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The effects of a split sleep–wake schedule on neurobehavioural performance and predictions of performance under conditions of forced desynchrony
journal contributionposted on 06.12.2017, 00:00 authored by Anastasi KosmadopoulosAnastasi Kosmadopoulos, Charli SargentCharli Sargent, David DarwentDavid Darwent, Xuan Zhou, Drew DawsonDrew Dawson, Gregory RoachGregory Roach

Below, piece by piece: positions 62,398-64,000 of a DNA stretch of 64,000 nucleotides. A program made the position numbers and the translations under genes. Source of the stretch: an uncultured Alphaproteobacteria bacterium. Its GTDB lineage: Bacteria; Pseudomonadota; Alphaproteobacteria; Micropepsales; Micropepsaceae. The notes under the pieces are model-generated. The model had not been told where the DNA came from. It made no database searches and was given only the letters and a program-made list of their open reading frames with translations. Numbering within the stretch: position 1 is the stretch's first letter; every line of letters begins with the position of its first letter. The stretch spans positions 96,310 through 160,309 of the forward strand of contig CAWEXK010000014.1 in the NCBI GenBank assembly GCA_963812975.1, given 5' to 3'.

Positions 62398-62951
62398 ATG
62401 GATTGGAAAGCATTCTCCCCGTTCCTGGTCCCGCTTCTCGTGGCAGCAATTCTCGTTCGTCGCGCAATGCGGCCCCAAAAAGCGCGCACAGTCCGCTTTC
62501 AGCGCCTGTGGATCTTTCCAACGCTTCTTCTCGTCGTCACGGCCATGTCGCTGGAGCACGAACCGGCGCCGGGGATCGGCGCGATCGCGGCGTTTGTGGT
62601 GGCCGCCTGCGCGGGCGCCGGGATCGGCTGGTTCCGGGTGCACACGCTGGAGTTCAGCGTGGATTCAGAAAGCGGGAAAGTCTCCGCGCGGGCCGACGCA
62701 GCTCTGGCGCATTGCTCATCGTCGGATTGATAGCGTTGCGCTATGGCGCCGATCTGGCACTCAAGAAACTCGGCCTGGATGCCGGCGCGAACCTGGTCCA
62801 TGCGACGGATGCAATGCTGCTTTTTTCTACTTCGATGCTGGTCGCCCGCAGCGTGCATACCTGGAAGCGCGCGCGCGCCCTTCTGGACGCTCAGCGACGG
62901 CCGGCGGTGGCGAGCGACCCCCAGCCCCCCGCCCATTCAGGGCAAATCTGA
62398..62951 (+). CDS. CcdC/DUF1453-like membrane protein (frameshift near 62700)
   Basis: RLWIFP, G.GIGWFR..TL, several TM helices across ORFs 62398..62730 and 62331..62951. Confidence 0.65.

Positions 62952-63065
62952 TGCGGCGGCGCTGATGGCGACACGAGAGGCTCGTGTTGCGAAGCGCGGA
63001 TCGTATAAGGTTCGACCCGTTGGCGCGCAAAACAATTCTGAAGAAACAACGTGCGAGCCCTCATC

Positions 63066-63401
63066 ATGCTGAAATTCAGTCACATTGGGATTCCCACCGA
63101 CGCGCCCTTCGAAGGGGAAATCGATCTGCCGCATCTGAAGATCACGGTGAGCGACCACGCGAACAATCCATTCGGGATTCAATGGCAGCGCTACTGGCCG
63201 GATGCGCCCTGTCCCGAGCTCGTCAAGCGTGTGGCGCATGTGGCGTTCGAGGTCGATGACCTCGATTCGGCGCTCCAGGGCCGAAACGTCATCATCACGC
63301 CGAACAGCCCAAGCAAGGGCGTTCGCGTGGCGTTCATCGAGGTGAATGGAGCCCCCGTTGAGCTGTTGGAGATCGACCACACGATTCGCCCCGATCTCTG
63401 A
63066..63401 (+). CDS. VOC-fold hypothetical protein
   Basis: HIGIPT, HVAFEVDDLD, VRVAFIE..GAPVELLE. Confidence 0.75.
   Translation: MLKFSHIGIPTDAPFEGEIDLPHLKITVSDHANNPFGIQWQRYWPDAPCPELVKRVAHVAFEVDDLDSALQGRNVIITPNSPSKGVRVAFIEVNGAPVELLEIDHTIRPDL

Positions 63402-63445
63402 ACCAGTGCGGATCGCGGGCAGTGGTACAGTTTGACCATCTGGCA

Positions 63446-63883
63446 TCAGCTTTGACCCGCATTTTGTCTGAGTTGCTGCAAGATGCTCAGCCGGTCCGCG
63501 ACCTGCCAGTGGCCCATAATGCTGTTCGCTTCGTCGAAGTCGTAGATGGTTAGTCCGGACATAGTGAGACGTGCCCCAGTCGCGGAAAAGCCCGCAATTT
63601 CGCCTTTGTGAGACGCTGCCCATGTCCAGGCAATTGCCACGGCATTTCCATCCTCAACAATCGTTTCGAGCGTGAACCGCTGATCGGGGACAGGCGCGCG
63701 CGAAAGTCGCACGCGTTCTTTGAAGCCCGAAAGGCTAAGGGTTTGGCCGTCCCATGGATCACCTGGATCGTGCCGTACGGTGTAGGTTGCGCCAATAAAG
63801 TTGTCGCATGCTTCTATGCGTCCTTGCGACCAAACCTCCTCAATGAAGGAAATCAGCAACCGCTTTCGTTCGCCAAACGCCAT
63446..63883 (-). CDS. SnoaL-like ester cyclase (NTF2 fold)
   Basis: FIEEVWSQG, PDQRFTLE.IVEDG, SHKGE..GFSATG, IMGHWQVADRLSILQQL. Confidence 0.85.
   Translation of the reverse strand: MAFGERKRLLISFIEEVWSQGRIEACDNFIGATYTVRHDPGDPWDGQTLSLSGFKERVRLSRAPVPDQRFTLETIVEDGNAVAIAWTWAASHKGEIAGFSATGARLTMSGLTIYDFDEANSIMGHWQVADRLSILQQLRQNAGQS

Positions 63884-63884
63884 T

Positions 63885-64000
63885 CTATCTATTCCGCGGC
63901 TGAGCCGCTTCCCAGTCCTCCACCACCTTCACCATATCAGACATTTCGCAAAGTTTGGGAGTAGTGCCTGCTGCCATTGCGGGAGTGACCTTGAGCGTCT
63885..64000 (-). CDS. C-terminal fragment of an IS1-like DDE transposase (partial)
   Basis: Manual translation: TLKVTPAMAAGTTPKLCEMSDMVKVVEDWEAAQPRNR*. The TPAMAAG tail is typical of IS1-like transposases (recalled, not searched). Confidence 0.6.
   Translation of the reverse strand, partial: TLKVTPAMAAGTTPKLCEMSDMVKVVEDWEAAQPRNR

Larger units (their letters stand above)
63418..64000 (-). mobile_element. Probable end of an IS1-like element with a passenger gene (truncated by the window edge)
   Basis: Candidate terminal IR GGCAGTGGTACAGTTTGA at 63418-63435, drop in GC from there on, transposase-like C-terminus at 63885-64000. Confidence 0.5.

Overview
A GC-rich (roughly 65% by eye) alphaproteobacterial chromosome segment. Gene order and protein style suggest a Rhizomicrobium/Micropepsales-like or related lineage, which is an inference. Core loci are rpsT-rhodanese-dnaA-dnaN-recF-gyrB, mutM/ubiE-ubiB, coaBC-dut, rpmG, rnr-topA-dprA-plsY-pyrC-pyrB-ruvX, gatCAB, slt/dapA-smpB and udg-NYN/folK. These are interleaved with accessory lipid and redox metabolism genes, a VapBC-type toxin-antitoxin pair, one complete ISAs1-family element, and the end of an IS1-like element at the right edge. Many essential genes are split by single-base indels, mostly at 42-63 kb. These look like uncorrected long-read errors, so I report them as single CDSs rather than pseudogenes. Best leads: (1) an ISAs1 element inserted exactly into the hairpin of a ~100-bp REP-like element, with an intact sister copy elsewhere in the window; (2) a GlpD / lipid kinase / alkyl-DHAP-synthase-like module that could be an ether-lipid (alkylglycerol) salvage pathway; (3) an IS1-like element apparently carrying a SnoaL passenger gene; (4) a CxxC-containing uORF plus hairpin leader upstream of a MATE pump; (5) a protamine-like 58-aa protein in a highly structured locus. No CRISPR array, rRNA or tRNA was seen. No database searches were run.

Extended wakefulness, sleep loss, and circadian misalignment are factors associated with an increased accident risk in shiftwork. Splitting shifts into multiple shorter periods per day may mitigate these risks by alleviating prior wake. However, the effect of splitting the sleep–wake schedule on the homeostatic and circadian contributions to neurobehavioural performance and subjective assessments of one’s ability to perform are not known. Twenty-nine male participants lived in a time isolation laboratory for 13 d, assigned to one of two 28-h forced desynchrony (FD) schedules. Depending on the assigned schedule, participants were provided the same total time in bed (TIB) each FD cycle, either consolidated into a single period (9.33 h TIB) or split into two equal halves (2x4.67 h TIB). Neurobehavioural performance was regularly assessed with a psychomotor vigilance task (PVT) and subjectively assessed ability was measured with a prediction of performance on a visual analogue scale. Polysomnography was used to assess sleep, and core body temperature was recorded to assess circadian phase. On average, participants obtained the same amount of sleep in both schedules, but those in the split schedule obtained more slow wave sleep (SWS) on FD days. Mixed-effects ANOVAs indicated no overall difference between the standard and split schedules in neurobehavioural performance or predictions of performance. Main effects of circadian phase and prior wake were present for both schedules, such that performance and subjective ratings of ability were best around the circadian acrophase, worst around the nadir, and declined with increasing prior wake. There was a schedule by circadian phase interaction for all neurobehavioural performance metrics such that performance was better in the split schedule than the standard schedule around the nadir. There was no such interaction for predictions of performance. Performance during the standard schedule was significantly better than the split schedule at 2 h of prior wake, but declined at a steeper rate such that the schedules converged by 4.5–7 h of prior wake. Overall, the results indicate that when the total opportunity for sleep per day is satisfactory, a split sleep–wake schedule is not detrimental to sleep orperformance. Indeed, though not reflected in subjective assessments of performance capacity, splitting the schedule may be of some benefit, given its reduction of neurobehavioural impairment at night and its association with increased SWS. Therefore, for some industries that require operations to be sustained around the clock, implementing a split work–rest schedule may be of assistance.